Natural variation is the prime resource to discover the evolutionary changes associated with adaptation to changing environmental conditions. To retrieve the genetic variants important for adaptation, genome-wide association mapping (GWAS) has become the standard technique. This method was pioneered in human genetics ten years ago and is since routinely used in many organisms. Additionally the standard model for GWAS has been extensively improved: State-of the art methods are nowadays super-fast, can detect allelic heterogeneity and incorporate gene-environment interactions. Building on these models, it is possible to identify and understand the natural variation in molecular signalling pathways. I am interested in both the development of new statistical tools for association mapping and the identification of causal relationships between genotypes and phenotypes. For this reason I work mainly with data from the model plant Arabidopsis thaliana. The benefits of Arabidopsis for GWAS have been already highlighted and it is the perfect model for the questions I want to ask. Additionally, the amount of available data is incomparable.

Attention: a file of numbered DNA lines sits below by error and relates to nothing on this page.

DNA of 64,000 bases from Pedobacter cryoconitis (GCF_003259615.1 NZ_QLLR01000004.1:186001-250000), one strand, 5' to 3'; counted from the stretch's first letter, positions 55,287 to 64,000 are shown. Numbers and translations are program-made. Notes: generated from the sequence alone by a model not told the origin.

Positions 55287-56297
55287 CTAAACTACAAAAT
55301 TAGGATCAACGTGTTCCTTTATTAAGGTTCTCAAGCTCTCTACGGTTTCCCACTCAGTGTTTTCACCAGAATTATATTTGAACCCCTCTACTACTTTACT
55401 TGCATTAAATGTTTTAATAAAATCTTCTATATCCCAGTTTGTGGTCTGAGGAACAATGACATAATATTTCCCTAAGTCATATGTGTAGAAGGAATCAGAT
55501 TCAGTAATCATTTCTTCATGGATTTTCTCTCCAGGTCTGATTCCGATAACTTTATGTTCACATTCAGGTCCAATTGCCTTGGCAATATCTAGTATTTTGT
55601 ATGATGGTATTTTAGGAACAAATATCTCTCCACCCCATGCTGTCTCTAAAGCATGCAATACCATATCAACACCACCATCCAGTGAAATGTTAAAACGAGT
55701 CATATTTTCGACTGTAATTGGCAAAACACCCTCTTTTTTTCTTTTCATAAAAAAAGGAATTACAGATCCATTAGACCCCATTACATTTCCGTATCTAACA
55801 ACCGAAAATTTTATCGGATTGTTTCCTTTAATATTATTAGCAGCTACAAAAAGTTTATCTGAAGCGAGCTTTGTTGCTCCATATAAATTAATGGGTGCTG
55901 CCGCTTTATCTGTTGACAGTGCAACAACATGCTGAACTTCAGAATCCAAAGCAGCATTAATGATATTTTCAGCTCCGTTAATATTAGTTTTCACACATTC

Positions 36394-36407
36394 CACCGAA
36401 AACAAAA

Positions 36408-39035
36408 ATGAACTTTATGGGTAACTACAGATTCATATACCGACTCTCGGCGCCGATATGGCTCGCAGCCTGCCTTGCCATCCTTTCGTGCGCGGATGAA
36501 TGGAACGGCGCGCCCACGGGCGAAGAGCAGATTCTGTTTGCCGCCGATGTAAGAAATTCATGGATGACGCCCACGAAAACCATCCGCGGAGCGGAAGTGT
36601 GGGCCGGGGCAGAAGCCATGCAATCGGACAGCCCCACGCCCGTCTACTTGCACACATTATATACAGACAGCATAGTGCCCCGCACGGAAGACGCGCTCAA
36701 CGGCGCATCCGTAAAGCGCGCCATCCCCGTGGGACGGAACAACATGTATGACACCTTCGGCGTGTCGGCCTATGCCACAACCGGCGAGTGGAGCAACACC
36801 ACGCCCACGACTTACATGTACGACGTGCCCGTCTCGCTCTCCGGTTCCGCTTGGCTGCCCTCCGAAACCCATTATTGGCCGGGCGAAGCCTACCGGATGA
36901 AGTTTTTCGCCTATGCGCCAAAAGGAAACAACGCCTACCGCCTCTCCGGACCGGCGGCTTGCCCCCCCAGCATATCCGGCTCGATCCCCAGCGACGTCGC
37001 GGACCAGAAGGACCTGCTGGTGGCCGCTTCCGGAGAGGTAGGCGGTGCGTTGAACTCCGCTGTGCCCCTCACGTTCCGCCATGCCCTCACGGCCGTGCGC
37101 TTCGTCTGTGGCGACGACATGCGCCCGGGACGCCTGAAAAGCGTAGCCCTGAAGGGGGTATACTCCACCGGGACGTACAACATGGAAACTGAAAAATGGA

In more detail, I'm really interested to shift the analysis of natural variation to a cellular level, which again is possible using Arabidopsis.
The phenotype I care most about is drought tolerance, as water availability has a major impact for plant growth and development and is of agricultural relevance. Here, naturally evolved variants are prime targets for crop improvement.
GWAS method development for more sophisticated GWAS methods
* including epistasis in GWAS setting
* Haplotype-based methods
* GWAS on GPUs
The advantages and limitations of trait analysis with GWAS: a review. in Plant Methods (2013). 9 29–29.
A mixed-model approach for genome-wide association studies of correlated traits in structured populations. in Nature genetics (2012). 44(9) 1066–1071.
An efficient multi-locus mixed-model approach for genome-wide association studies in structured populations. in Nature genetics (2012). 44(7) 825–830.